Held in conjunction with Jays Care Foundation -- the charitable arm of the Blue Jays -- fans were given an opportunity to enter the tournament and test their poker skills against members of the current Toronto roster, as well as special alumni guests.
"I knew I wanted to do something for the community, and I just kind of threw that out there with our fans," Martin said about the idea behind the tournament. "When you're just doing something that's positive and everyone is behind it, you feel really good about it. It's rewarding, and it's just something that's fun to do."
The tournament saw 10 tables scattered across the outfield at Rogers Centre, with a chance for fans to enjoy dinner, enter an auction to win exclusive prizes, take a behind-the-scenes tour of the Blue Jays' clubhouse and purchase exclusive team memorabilia.
The event raised over $170,000 for Jays Care Foundation, which will be used to continue building safe spaces and supporting organizations dedicated to improving the lives of all Canadian youth.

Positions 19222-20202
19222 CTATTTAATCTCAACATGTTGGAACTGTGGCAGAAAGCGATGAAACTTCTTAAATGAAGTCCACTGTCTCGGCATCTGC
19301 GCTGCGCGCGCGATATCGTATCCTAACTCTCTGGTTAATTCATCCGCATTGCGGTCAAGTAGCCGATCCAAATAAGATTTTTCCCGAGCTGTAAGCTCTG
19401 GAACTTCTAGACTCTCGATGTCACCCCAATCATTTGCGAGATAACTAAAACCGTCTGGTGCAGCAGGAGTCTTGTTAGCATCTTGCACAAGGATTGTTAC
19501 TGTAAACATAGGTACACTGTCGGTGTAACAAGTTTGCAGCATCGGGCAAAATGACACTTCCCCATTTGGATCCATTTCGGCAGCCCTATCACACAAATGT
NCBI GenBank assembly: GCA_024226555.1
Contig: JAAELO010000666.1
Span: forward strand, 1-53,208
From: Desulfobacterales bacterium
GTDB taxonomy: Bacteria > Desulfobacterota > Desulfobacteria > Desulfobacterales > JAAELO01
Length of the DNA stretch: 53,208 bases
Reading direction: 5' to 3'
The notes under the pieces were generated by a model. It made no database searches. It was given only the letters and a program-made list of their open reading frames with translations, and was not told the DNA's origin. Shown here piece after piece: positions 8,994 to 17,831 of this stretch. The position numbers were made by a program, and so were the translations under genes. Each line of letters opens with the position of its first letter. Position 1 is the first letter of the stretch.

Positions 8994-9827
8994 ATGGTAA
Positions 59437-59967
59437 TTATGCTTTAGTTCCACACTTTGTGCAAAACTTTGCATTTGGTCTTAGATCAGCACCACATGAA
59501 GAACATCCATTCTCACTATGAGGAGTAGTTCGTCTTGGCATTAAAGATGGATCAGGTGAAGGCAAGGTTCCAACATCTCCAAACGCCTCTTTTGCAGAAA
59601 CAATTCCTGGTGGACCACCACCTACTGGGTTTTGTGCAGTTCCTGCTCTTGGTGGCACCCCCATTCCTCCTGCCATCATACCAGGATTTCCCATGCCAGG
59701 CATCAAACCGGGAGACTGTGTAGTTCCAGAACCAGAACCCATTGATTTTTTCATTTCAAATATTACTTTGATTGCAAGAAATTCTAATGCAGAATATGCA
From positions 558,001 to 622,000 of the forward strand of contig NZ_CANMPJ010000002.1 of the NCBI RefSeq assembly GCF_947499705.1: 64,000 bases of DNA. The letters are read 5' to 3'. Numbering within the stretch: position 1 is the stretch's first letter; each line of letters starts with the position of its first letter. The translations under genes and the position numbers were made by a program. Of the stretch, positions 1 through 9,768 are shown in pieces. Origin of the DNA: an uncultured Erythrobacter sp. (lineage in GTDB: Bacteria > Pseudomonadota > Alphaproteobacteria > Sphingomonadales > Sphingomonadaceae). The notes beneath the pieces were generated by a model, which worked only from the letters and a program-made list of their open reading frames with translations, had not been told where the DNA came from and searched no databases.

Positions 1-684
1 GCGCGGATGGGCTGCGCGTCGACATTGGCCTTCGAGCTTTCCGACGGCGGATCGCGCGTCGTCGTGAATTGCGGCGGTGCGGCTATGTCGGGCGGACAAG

Established in 1992, Jays Care Foundation continues to focus on using baseball as a tool to engage youth in active lives and developing leadership skills that can last a lifetime. This season alone, Jays Care Foundation will invest over $5 million across the nation.
"We've got a lot of fans across the country who love the Jays and also love what Jays Care does for some of the most vulnerable youth across the country," Jays Care Foundation executive director Robert Witchel said. "They approached us a year ago and said, 'Hey, we want to do a poker tournament, is there someone on the team who is interested?' We put it out there and Russ stepped up, as he always does, and said, 'I'll be the chair of that.'"
With tickets selling out less than five hours after going on sale, the 55 Poker Classic falls right in line with some of Jays Care Foundation's most popular events. Although Martin called his own poker game "rusty," he does believe the event will become a staple in Jays Care Foundation's yearly roster of initiatives.
"The goal is to make money and put it in places where kids are going to strive," Martin said. "Hopefully, they are given more opportunities with what they're able to do with that money.
"We're trying to create positive waves and work to change people's lives. It was run really well, and hopefully next year we can make it even a bit bigger."
Alykhan Ravjiani is a reporter for MLB.com based in Toronto. This story was not subject to the approval of Major League Baseball or its clubs.